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History of Modern Philosophy
Azusa Pacific University
Dr. John Culp
February 2, 2004
"Existence of God"

I.   Quick Survey of God's Existence
A.   Ontological Argument
B.   Cosmology Argument - we can't explain the cosmos so therefore God has to exist
C.   Design Argument - there is an intelligent design to creation so it takes an intelligent creator
II.   Descartes Proof of God
A.   Meditation Three
1.   Basic principle: causes are greater than effect
a.   Something has to cause the effect
b.   He wouldn't be able to think about God, since He is not perfect if there were no God
2.   He knows he exists - he thinks
a.   There has to be something in existence for him to be able to think
b.   When do we have knowledge?
i.   We something is clear
a.   The content of the idea includes the nature or essence of the central aspect of the idea
b.   If you say someone is a father simply because they are male is not "clear" enough
ii.   When something is distinct
a.   There can't be anything contrary to the statement
b.   If you say that someone is a father with out children is contradictory
3.   He is not a perfect being - it couldn't have come from himself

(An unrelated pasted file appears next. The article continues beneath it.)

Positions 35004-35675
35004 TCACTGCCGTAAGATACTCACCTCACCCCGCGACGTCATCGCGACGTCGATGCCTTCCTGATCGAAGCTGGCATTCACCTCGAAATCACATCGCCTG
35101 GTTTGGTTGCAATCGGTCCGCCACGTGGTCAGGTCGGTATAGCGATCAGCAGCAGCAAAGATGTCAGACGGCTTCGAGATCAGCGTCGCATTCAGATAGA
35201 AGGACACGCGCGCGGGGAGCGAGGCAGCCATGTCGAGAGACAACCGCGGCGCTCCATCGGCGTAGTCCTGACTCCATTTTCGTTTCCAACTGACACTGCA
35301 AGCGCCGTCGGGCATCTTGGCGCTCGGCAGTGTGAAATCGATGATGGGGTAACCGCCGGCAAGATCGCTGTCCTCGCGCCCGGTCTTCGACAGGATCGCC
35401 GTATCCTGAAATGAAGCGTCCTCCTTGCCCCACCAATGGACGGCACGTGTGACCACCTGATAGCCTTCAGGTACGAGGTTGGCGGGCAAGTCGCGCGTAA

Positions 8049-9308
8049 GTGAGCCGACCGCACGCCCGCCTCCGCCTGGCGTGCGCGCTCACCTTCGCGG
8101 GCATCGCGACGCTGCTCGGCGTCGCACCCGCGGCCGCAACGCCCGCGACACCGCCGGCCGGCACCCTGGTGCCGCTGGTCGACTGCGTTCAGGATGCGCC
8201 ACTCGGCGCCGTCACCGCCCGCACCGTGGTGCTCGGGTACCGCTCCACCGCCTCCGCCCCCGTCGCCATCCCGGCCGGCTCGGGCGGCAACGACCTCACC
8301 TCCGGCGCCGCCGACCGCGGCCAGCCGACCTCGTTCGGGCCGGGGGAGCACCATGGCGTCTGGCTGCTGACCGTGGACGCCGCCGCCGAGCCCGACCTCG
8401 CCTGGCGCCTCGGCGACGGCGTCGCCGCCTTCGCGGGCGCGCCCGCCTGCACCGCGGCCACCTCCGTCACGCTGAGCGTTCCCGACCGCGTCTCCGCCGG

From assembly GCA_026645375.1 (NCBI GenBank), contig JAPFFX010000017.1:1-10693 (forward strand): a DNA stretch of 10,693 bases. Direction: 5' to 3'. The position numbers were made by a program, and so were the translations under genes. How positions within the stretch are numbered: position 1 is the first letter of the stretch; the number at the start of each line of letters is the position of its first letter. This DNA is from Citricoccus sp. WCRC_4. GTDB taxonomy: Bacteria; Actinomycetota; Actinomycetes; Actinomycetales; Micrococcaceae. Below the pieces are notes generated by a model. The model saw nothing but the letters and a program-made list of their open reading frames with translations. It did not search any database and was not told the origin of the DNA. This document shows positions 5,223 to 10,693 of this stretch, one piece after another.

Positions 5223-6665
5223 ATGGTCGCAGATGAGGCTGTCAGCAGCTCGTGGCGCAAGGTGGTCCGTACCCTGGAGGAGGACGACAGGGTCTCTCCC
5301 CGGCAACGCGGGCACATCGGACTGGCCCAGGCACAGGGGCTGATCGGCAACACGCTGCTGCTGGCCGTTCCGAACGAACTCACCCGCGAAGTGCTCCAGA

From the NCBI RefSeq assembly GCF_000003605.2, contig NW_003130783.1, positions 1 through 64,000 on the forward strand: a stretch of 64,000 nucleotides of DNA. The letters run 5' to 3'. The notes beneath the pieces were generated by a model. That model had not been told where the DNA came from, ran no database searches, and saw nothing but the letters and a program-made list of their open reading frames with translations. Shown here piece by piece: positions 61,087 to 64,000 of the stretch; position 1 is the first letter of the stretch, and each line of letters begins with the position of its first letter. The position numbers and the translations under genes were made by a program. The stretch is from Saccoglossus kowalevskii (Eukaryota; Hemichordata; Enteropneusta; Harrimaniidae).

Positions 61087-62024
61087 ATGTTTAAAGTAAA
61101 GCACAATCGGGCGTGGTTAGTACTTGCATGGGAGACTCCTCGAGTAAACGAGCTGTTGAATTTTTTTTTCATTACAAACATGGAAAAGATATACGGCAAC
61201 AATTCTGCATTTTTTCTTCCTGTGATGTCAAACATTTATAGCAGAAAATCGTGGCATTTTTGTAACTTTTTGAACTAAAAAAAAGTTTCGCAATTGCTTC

4.   Yet he can think about a perfect, eternal being
5.   He wouldn't be able to think of it if it didn't exist
B.   Meditation Four
C.   Meditation Five
III.   Blaise Pascal
A.   Overview
1.   We can't know that God exists (compared to Descartes we can know)
2.   If you fake it long enough, you'll believe it
3.   When Pascal talks about intuition, he means direct knowledge (planted within you)
B.   Major Ideas
1.   Reason and science are useful and important but they are limited
a.   The first principle in any system of knowledge (system of reason) are known intuitively, known directly, known by the heart
b.   Therefore, how could we limit all knowledge and understanding to reason and science
2.   Intuition is as important as reason because it provides the basis of reason
3.   Why does knowledge have to be clear (attacking Descartes)
4.   In our thinking we often times have to hold our contrary together
a.   We are humans are both great and insignificant
b.   Reasoning ability gives us a greatness over any animal
c.   We bridge this gap by being in Christ - in Christ we have the capabilities of knowing God (which is our greatness), yet are reflective of our insignificance
d.   We don't come to know God by getting information from other people; but rather seeing other people living out the commitment
C.   Pascal's relationship to other Philosophers
1.   He was a challenger to the dominant way of thinking
2.   Kierkegaard feels you can know God by reason (he responds to those who believe you can know God by experience)
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